1.The Correct Way of Using Power Strips.
A power strip is a temporary expansion of the wall outlet, so do not use a power strip as a substitute for permanent wiring. If you reply on power strips too much, try to have more wall outlets installed, especially in the kitchen, garage, and the laundry room, where high power appliances are often used. When a power strip is getting old or damaged, unplug it and replace it with a new one.
It is also wrong to “daisy-chain” power strips -- to plug a power strip into another power strip, yet many people are still not aware of the danger. When power strips are “daisy-chained” and multiple appliances are plugged, it increases the possibility of overloading the wall outlet and could cause an electrical fire.
2.What Do These “Specifications” Mean.
On the package or the power strip itself, you may often find its specifications, like this one below. But how to read the specifications?
Input/Output Voltages and Frequencies: Normally, power strips don’t change the voltage and frequency of the mains power, you will get the same voltage and frequency from the power strip’s outlets and from the wall outlet. Some power strips have a universal voltage and frequency compatibility, i.e. 110-240V, 50/60Hz, which means you can use it worldwide with just the right plug adapter.
Rated Current/Power: Each power strip has its upper limit of carrying electric currents, which is determined by the thickness of the conductors, thicker wires carry higher currents and support higher power appliances. For example, when a 15A power strip is used in the US voltage range (110-125V), it supports max. 1875W power consumption for all the appliances plugged in it. (Formula: P=UI, P=Power, U=Voltage, I=Current)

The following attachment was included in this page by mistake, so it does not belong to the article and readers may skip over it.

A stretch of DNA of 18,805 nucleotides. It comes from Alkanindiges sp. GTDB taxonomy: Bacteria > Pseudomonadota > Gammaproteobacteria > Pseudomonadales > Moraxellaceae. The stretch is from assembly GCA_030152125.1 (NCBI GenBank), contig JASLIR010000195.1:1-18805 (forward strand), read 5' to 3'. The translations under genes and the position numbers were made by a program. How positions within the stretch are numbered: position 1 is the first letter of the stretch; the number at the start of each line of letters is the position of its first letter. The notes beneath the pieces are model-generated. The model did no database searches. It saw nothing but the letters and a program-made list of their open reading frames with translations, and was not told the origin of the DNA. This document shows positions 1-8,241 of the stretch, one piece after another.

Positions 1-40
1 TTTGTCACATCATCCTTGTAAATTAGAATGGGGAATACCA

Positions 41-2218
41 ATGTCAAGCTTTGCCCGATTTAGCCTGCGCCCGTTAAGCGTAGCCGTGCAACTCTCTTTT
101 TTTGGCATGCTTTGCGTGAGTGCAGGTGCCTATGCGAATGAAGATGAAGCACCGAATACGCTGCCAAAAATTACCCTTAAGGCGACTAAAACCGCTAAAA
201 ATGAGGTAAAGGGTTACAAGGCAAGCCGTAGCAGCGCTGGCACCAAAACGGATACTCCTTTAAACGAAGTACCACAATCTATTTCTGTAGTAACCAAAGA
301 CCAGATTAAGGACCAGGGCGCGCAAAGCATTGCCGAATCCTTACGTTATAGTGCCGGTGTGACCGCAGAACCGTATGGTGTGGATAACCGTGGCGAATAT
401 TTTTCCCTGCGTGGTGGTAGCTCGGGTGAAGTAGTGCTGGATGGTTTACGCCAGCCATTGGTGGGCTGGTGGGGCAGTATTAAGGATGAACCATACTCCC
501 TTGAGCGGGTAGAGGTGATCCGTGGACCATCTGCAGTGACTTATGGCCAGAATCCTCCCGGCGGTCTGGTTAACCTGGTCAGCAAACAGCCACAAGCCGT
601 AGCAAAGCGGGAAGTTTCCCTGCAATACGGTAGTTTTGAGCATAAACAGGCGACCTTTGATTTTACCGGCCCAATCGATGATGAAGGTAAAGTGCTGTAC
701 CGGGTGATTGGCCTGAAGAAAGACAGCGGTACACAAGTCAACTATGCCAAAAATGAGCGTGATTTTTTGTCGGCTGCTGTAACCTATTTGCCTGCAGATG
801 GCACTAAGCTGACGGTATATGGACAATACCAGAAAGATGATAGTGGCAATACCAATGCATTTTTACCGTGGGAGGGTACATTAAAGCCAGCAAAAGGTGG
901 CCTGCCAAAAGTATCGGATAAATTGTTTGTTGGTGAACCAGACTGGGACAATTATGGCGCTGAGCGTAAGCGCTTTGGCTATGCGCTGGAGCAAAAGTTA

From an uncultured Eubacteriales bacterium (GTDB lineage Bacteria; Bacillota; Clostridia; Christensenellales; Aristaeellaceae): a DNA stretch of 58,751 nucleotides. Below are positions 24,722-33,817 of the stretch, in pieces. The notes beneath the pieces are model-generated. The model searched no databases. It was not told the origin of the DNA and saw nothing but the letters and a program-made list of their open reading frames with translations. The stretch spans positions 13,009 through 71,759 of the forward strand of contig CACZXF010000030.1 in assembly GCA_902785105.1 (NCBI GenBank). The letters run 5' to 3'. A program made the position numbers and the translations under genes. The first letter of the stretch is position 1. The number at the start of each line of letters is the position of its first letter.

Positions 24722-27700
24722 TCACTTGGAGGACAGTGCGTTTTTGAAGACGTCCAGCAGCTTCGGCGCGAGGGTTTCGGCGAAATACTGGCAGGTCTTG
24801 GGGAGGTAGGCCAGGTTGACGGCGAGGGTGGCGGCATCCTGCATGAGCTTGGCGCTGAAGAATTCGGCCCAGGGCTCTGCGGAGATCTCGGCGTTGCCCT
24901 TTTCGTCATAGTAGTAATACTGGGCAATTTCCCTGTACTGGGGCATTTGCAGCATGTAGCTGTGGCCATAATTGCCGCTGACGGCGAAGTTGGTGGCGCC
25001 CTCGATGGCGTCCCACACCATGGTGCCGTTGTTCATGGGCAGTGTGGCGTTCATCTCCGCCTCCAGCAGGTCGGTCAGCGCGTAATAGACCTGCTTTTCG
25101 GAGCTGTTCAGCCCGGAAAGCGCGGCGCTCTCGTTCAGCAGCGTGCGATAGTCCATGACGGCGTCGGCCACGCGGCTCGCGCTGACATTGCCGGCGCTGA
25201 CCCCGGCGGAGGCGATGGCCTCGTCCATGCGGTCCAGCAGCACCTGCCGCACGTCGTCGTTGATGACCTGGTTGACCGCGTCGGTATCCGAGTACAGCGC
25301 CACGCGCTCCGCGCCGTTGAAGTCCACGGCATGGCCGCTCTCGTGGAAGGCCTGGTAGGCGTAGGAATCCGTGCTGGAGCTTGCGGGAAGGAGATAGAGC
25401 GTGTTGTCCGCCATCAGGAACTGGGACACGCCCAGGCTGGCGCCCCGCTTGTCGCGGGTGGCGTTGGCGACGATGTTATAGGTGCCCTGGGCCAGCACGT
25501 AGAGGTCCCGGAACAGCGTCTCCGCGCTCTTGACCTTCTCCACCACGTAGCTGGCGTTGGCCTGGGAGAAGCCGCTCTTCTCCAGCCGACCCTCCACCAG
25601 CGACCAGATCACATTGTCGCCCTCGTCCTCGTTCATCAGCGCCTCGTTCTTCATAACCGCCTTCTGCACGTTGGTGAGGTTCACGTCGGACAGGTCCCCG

Joule Rating: Some power strips have built-in surge protective units, which makes them surge protectors as well. Surges are sudden voltage spikes in the power supply that could damage or deteriorate sensitive devices like computers, and could even erase your valuable data permanently. Surge protection is measured in joules, the higher they are, the better protection it can provide.
3.Choose Power Strips for Your Needs.
So with the basic idea of how the power strip’s specifications mean, you can choose a power strip to fit your needs accordingly. Here are some aspects you might consider.
Length: If you live in a big house and the appliances are away from the nearest wall outlet, you might consider a long cord power strip.
Number of Outlets: First count the plugs of the appliances and electronic devices that need to be powered or charged, then find the power strip with more outlets (and USB ports) than you need in case you want to add extra gear in that area.
Total Power: Calculate the total rated power of the appliances you want to power up, you may find this information on their specification stickers or plates. The power strip’s rated power or rated current should be higher than the total power or current of all the appliances, otherwise, overloads could occur frequently.
Extra Features: If you need to plug computers and other sensitive electronics into the power strip, try to find a surge protected one by searching “surge protector” or “joule rating” from the description. Also, if you have many phones or other USB gadgets to be charged, it’s better to find a power strip with multiple USB ports to save the effort of plugging bulky adapters into the limited outlets. Some newer power strips also integrate wireless chargers with them, so if your phone is wireless chargeable, have one of those to experience the cordless charging.
The pace of technology has never stopped and we will have more and more equipment to be powered on, so let these guidelines steer you in the right direction of finding the right power strips. It may take some researching, but it is definitely worth it when you have the safest and most suitable power strip at a reasonable price.
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